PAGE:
Natives Are Right At Home

Some native plants should stay wild.

Long before people came here and imported exotic (non-native) plants from all over the world, native plants had been perfectly happy without any pruning, watering or fertilizing. They had always been perfectly happy with local soils, local climates and even occasional wildfires. Many are still happier in the wild than in seemingly more comfortable refined gardens and landscapes.

It really makes sense though. Most exotic plants need to be watered because they are from climates that naturally get more rain. Some want to be fertilized because they are from regions with different soil types. Some plants prefer cooler winters. Others want more humidity. They crave what they would get in their respective native homelands.

However, plants that are native to California are not necessarily native to here. California is a big place with all sorts of climates and soils. For example, the desert fan palm that is native to warm and dry Palm Springs would not be happy in cool and foggy San Francisco. Big leaf maple that likes the cool winters of the Siskiyous does not like the mild winters near the coast of Los Angeles. The best natives are those that are native to a particular region, or similar region.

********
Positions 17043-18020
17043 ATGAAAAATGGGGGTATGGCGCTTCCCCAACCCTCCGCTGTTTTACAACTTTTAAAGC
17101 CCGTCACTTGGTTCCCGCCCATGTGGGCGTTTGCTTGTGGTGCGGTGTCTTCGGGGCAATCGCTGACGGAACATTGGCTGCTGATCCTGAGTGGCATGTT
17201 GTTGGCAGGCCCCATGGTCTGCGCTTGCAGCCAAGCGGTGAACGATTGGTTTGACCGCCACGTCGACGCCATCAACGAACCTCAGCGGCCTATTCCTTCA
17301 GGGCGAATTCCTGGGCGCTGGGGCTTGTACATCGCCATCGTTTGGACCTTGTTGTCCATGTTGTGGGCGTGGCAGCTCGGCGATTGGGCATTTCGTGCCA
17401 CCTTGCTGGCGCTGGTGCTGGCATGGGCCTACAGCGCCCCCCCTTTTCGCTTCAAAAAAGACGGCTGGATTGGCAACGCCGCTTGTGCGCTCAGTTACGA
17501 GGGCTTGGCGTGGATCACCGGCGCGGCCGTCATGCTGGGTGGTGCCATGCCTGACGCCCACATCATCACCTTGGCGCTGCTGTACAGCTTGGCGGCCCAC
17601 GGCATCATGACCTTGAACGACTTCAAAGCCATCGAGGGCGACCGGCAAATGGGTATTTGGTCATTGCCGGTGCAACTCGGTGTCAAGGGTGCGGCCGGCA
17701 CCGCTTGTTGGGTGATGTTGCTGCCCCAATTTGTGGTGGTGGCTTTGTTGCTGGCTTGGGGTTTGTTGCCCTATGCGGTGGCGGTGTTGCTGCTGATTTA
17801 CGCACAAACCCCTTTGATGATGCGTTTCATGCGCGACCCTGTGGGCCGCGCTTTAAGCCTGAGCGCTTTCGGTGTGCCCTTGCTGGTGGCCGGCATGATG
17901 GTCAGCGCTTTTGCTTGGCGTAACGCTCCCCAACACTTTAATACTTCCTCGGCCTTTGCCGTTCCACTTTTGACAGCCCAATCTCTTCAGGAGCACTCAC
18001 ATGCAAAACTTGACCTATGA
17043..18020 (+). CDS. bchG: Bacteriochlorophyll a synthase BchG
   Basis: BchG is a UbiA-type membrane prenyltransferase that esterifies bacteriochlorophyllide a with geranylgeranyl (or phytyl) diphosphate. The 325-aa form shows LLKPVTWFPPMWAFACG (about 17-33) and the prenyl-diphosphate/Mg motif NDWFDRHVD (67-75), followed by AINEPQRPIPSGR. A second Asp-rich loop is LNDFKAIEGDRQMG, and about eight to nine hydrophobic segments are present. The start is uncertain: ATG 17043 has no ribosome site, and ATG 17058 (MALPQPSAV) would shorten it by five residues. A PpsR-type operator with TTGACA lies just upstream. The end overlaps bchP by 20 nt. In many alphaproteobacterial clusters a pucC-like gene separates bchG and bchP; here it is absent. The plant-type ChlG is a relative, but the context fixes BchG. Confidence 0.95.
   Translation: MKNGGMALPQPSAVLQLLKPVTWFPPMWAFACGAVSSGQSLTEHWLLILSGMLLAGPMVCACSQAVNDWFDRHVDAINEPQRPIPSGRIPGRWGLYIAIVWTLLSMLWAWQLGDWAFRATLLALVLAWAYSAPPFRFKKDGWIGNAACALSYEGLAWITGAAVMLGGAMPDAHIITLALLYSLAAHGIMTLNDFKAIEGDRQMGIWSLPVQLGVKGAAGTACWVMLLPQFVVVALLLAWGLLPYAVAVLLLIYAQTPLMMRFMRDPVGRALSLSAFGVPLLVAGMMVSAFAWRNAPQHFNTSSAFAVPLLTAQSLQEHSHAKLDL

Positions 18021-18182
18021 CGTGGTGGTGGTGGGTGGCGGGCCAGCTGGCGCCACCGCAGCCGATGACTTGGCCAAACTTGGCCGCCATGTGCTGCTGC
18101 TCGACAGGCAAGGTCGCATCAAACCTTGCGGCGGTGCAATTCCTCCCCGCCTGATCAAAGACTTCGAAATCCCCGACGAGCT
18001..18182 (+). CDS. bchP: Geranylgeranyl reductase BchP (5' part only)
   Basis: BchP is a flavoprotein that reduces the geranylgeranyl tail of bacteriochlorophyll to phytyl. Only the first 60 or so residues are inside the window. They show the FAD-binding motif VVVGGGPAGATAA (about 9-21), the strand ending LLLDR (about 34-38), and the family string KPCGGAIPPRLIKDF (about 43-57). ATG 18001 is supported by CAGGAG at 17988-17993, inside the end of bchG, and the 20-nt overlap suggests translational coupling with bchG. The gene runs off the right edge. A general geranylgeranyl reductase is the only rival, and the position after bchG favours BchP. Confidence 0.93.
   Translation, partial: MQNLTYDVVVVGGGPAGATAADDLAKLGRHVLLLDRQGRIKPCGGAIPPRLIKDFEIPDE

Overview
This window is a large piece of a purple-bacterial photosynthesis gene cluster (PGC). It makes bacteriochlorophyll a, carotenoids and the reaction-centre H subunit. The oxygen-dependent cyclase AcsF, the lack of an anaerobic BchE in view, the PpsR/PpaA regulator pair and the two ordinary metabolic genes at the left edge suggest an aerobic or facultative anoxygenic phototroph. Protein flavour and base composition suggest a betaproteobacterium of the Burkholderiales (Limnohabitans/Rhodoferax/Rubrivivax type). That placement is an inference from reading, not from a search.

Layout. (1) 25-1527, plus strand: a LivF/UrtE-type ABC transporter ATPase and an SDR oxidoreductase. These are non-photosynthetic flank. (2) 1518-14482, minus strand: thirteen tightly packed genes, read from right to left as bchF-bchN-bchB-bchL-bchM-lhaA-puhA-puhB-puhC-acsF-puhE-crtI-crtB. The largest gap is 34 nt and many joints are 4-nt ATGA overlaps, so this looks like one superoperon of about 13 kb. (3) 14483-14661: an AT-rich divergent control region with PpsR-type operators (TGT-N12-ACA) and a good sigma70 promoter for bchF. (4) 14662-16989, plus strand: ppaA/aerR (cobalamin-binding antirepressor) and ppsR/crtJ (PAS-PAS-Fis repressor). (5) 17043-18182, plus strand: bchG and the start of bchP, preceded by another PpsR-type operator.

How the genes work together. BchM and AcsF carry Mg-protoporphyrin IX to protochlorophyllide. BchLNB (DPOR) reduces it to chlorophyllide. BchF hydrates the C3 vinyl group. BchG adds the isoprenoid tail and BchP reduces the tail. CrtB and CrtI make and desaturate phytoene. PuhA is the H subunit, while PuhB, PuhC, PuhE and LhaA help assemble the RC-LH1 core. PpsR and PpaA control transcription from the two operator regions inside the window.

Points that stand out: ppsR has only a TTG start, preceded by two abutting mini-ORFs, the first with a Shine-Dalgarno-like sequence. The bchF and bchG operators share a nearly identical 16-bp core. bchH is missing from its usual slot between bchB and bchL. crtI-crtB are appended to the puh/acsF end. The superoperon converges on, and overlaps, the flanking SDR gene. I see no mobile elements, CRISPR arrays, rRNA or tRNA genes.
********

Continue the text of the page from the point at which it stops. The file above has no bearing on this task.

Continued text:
Also, there are a few native plants that are not so easy to accommodate in every home garden. Both the giant sequoia, which is the biggest tree in the world, and the coastal redwood, which is the tallest trees in the world, are native to California. Even if the local climate is a good fit, the space available may not be.

One of the most difficult problems for so many natives though, is that they are sensitive to the regular watering that most exotic plants require. The regular watering that lawn needs just to survive is enough to rot the roots of plants that do not expect any water between spring and autumn.